Four newspapers suspended in Republic of Congo

New York, June 7, 2013–Authorities in the Republic of Congo should lift the suspensions against four weekly newspapers in connection with their articles critical of government officials, the Committee to Protect Journalists said today. The suspensions were handed down by an official board whose 11 members are all hand-picked by the president.

“Authorities in the Republic of Congo are using punitive legal measures to intimidate critics in the press, and avoid public scrutiny and accountability,” said CPJ Africa Advocacy Coordinator Mohamed Keita. “They should lift these censorship orders immediately.”

The state-run High Council on Freedom of Communication (known as CSLC) on June 1 suspended L’Observateur, Talassa, and Le Trottoir for four months, accusing them of incitement to violence, defamation, and dishonoring government officials, according to news reports and local journalists. The ruling cited an article that the papers had republished from the France-based bimonthly magazine Afrique Education that accused President Denis Sassou Nguesso of involvement in the assassination of military ruler Marien Ngouabi in 1977. Sassou Nguesso has denied involvement in the murder, according to Reuters.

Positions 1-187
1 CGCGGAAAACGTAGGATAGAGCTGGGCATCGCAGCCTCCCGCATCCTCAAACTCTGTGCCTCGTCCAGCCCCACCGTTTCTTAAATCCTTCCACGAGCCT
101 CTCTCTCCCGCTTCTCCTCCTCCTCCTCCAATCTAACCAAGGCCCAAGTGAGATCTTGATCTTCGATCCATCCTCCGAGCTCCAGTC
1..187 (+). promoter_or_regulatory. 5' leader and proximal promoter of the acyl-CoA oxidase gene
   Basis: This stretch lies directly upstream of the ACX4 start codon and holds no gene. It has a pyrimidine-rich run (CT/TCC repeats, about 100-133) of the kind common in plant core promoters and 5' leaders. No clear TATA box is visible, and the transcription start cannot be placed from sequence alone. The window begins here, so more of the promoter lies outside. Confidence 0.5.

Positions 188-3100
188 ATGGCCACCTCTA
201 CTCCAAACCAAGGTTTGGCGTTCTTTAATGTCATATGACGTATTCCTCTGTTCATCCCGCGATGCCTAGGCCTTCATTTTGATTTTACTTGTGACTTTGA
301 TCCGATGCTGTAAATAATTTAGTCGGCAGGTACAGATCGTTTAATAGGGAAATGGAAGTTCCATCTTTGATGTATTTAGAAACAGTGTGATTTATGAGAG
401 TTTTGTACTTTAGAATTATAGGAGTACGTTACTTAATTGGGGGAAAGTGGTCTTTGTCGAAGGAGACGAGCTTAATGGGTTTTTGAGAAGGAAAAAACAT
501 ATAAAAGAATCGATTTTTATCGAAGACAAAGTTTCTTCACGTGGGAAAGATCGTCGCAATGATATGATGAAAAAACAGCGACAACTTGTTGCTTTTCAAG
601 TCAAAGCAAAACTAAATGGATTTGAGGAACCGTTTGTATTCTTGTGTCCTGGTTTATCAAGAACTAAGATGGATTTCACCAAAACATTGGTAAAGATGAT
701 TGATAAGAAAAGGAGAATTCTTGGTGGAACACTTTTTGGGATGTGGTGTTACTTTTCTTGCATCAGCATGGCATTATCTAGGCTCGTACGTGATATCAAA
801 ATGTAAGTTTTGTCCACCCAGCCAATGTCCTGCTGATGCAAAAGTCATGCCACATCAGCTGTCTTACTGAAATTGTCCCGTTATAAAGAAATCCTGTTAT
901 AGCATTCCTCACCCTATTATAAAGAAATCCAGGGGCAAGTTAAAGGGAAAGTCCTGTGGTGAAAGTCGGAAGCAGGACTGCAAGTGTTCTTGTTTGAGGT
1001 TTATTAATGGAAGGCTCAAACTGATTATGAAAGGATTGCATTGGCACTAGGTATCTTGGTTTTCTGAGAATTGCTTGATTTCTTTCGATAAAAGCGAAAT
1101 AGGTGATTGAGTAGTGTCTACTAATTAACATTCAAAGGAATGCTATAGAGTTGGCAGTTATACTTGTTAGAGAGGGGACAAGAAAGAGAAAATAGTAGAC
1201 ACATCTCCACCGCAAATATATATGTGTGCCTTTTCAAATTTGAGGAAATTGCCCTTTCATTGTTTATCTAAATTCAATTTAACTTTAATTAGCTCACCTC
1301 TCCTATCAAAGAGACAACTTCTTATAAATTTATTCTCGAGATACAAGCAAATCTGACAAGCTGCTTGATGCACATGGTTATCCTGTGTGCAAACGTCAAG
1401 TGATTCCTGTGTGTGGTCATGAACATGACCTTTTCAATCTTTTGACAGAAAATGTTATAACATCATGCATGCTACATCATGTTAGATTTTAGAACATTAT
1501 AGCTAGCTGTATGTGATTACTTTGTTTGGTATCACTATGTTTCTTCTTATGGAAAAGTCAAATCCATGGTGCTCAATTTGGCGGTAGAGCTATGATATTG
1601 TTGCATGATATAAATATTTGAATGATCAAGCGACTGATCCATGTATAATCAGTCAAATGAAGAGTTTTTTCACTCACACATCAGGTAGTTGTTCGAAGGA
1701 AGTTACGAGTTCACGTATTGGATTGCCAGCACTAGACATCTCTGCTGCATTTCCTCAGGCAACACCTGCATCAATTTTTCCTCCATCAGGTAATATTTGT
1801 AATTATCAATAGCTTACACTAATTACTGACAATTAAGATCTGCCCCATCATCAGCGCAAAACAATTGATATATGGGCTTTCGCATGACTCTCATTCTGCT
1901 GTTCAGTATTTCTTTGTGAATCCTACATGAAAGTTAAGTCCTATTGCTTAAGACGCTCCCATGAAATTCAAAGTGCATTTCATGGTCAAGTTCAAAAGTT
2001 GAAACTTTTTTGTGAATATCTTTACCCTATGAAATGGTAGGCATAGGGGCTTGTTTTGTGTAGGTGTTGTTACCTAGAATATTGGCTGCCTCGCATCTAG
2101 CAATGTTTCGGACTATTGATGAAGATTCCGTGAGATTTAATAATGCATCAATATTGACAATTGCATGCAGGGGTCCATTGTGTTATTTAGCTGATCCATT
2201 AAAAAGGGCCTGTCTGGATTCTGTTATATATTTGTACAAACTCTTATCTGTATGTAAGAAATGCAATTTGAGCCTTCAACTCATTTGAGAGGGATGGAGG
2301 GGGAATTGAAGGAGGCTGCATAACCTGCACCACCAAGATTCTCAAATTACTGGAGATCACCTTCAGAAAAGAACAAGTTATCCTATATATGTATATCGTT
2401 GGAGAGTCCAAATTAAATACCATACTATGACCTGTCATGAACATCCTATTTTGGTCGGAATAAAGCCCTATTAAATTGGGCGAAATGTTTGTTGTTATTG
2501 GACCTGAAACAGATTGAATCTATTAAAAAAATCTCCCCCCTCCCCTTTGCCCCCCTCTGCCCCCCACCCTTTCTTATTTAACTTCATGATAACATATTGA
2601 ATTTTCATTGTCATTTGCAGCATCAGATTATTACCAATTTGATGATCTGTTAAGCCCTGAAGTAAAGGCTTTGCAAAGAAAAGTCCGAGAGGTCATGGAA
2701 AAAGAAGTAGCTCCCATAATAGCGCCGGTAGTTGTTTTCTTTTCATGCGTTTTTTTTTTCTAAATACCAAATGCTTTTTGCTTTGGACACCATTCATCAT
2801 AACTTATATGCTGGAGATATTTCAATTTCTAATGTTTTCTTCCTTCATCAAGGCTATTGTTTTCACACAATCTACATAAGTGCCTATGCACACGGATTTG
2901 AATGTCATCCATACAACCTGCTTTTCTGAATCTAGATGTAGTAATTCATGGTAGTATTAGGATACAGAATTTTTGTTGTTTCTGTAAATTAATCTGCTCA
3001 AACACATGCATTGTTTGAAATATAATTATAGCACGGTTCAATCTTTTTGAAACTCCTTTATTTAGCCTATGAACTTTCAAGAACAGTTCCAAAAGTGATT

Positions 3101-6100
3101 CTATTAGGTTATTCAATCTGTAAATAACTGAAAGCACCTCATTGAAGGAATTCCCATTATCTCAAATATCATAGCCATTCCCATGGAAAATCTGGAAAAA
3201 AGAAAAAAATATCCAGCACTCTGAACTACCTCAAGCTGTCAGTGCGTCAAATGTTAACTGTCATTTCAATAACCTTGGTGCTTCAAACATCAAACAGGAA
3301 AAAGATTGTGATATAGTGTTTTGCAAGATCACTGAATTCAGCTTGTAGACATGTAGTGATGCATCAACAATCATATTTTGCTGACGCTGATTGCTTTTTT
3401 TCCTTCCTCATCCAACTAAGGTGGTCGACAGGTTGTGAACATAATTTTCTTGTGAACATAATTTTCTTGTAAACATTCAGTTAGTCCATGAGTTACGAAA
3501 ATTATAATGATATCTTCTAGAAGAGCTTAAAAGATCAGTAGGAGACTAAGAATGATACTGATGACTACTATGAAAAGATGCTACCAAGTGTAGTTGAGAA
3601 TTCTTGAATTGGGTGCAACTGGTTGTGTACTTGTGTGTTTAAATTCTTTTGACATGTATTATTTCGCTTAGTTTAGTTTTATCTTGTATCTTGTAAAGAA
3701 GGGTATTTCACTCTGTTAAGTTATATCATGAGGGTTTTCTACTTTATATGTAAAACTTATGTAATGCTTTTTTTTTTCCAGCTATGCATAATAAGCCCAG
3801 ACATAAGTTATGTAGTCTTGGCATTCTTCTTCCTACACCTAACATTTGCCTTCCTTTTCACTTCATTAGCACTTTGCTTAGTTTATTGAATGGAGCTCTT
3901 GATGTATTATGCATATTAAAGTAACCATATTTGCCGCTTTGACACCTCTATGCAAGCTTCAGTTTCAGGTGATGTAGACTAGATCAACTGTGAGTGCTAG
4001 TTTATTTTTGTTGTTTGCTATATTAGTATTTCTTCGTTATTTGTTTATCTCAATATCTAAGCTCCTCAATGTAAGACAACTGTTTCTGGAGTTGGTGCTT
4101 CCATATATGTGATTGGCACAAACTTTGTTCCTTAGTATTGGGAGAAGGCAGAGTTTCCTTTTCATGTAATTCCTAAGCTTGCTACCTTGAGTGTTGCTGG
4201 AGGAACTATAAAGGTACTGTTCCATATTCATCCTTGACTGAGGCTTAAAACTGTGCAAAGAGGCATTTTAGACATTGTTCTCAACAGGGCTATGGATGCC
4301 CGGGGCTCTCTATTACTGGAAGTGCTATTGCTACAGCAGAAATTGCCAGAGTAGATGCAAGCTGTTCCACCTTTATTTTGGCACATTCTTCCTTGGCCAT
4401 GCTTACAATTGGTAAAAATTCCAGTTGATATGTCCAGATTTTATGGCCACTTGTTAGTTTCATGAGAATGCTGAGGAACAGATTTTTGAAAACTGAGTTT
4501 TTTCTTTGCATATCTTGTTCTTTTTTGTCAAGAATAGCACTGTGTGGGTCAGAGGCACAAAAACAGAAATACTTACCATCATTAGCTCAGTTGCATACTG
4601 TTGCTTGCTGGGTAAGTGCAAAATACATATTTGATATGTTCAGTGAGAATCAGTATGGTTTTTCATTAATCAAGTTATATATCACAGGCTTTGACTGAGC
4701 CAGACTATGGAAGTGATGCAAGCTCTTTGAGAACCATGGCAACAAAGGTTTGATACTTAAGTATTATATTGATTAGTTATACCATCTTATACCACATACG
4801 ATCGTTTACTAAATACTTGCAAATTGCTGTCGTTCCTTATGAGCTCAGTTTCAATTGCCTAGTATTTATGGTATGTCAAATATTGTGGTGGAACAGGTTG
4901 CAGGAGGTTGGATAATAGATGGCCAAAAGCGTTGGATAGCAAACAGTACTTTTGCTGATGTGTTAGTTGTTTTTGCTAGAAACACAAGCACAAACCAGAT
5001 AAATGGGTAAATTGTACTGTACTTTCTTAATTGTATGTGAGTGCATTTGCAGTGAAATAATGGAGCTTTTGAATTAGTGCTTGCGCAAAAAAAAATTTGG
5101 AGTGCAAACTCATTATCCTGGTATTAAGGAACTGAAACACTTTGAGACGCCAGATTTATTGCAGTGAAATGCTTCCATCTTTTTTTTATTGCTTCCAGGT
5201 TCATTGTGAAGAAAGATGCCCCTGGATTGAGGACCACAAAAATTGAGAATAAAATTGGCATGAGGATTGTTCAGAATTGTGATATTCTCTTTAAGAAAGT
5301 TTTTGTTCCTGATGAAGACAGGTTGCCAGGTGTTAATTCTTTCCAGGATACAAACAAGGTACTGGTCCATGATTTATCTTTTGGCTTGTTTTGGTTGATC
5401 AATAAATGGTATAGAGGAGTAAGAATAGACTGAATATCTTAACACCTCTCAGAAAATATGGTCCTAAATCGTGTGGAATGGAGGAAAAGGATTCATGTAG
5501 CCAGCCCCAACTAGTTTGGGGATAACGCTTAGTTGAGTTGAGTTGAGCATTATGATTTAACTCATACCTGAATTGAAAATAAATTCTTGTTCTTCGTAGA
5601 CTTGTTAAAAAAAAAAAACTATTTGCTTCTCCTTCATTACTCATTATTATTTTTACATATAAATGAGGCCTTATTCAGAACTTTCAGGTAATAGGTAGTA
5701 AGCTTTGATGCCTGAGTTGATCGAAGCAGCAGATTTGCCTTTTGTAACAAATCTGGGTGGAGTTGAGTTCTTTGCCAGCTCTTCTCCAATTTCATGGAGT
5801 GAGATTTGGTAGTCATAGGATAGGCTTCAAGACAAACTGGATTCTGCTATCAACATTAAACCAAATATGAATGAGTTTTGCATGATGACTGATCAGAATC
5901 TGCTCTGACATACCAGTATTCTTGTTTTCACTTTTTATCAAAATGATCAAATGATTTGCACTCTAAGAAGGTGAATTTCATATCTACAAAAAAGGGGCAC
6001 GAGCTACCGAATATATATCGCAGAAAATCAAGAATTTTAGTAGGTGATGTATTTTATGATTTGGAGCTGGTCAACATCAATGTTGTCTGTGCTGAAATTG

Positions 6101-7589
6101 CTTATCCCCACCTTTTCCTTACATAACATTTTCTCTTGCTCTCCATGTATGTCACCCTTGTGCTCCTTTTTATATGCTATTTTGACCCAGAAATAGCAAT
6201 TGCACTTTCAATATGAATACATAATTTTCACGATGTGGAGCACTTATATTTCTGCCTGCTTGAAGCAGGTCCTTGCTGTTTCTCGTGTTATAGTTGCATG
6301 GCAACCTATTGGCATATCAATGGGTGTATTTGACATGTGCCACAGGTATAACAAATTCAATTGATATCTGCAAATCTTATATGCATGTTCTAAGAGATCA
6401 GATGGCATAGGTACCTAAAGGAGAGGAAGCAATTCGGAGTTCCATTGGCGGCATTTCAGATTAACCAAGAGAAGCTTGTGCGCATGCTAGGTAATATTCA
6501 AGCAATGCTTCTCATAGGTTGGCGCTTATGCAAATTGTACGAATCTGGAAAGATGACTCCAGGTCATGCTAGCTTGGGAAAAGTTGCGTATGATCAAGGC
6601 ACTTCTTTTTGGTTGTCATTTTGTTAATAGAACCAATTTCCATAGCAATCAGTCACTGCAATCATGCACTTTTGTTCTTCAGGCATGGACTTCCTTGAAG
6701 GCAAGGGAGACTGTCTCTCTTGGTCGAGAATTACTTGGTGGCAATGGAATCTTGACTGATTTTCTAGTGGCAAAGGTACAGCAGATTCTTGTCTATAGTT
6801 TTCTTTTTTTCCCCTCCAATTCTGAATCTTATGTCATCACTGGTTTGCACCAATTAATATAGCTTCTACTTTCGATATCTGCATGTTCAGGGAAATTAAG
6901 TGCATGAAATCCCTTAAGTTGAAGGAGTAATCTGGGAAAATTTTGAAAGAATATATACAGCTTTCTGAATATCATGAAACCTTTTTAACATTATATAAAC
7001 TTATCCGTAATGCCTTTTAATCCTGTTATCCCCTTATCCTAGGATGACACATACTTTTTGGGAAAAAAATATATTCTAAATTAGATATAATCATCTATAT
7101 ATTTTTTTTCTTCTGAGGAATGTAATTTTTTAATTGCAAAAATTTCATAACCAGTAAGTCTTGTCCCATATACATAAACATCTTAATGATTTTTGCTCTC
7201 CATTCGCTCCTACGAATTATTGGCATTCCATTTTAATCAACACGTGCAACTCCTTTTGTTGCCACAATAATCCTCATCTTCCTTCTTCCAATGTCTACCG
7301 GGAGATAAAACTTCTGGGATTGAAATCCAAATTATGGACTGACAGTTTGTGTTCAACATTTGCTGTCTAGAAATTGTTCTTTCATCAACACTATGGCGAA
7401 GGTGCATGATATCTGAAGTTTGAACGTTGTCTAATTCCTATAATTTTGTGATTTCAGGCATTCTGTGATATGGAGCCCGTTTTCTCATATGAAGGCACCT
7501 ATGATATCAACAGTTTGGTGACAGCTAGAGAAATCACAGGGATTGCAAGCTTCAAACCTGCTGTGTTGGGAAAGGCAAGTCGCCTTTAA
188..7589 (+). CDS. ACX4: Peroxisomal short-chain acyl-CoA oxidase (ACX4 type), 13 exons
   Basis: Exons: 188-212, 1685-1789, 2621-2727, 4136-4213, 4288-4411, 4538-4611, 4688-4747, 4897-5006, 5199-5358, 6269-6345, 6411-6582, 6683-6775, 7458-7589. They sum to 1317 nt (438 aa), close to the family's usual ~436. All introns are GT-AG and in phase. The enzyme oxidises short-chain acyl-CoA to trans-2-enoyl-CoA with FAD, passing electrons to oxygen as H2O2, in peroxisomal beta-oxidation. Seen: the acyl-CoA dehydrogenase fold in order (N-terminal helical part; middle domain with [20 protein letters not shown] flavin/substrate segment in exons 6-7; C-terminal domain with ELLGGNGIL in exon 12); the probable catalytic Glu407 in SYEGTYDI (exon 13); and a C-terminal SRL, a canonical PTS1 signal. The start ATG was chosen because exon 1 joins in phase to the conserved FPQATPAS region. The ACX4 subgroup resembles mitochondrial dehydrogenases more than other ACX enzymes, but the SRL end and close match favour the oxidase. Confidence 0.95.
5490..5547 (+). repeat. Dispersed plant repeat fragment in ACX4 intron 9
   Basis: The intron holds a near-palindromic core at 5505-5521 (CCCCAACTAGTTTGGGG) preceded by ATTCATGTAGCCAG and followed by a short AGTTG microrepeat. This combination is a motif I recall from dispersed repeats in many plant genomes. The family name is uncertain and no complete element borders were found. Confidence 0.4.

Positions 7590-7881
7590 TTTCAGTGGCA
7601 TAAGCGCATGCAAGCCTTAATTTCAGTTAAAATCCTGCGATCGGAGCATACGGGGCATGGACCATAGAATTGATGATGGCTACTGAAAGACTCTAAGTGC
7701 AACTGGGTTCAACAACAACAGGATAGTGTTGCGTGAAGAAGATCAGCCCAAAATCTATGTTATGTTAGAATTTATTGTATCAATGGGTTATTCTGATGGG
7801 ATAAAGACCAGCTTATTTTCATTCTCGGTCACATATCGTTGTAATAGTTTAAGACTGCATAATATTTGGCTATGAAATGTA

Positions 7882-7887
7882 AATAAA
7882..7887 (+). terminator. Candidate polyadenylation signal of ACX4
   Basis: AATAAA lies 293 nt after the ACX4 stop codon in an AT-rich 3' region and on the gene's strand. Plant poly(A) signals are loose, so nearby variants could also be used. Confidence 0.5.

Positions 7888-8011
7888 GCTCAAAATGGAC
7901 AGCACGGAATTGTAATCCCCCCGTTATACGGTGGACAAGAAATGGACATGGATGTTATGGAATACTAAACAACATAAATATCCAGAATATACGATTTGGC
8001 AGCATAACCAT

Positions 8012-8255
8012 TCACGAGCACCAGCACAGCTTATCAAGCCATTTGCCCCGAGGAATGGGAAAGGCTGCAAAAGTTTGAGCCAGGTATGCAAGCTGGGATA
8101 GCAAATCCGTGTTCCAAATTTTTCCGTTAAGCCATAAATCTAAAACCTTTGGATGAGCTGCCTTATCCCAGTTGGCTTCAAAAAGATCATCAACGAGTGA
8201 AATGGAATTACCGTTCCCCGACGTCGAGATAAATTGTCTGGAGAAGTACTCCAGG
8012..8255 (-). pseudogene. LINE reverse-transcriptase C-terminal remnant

The council also imposed a two-month suspension on Le Glaive, accusing the newspaper of “repeated refusal to obey and respond to inquiries from the Council,” Reuters reported. Guy Milex Mbondzi, a contributor to Le Glaive, told CPJ that the suspension was in retaliation to the weekly’s investigation into the Ministry of Foreign Affairs’ practices in issuing diplomatic passports. The paper had published a series of articles saying the ministry was issuing diplomatic passports in contravention of Congolese legal requirements. In conjunction with the stories, they also printed copies of passport applications of several individuals whom reports said did not qualify to receive diplomatic passports.

Foreign Affairs Minister Basile Ikouébé issued a May 22 press statement in response to the articles that said the documents were illegally obtained from the state’s archives. He accused Le Glaive of participating in a “campaign of denigration” and “systematic acts of provocation,” and called on the council to take action against the newspaper.

In September 2012, the council handed Le Glaive a six-month suspension and the weekly La Voix du Peuple a nine-month suspension in connection with a series of articles that were critical of the council’s leadership and methods, according to news reports.

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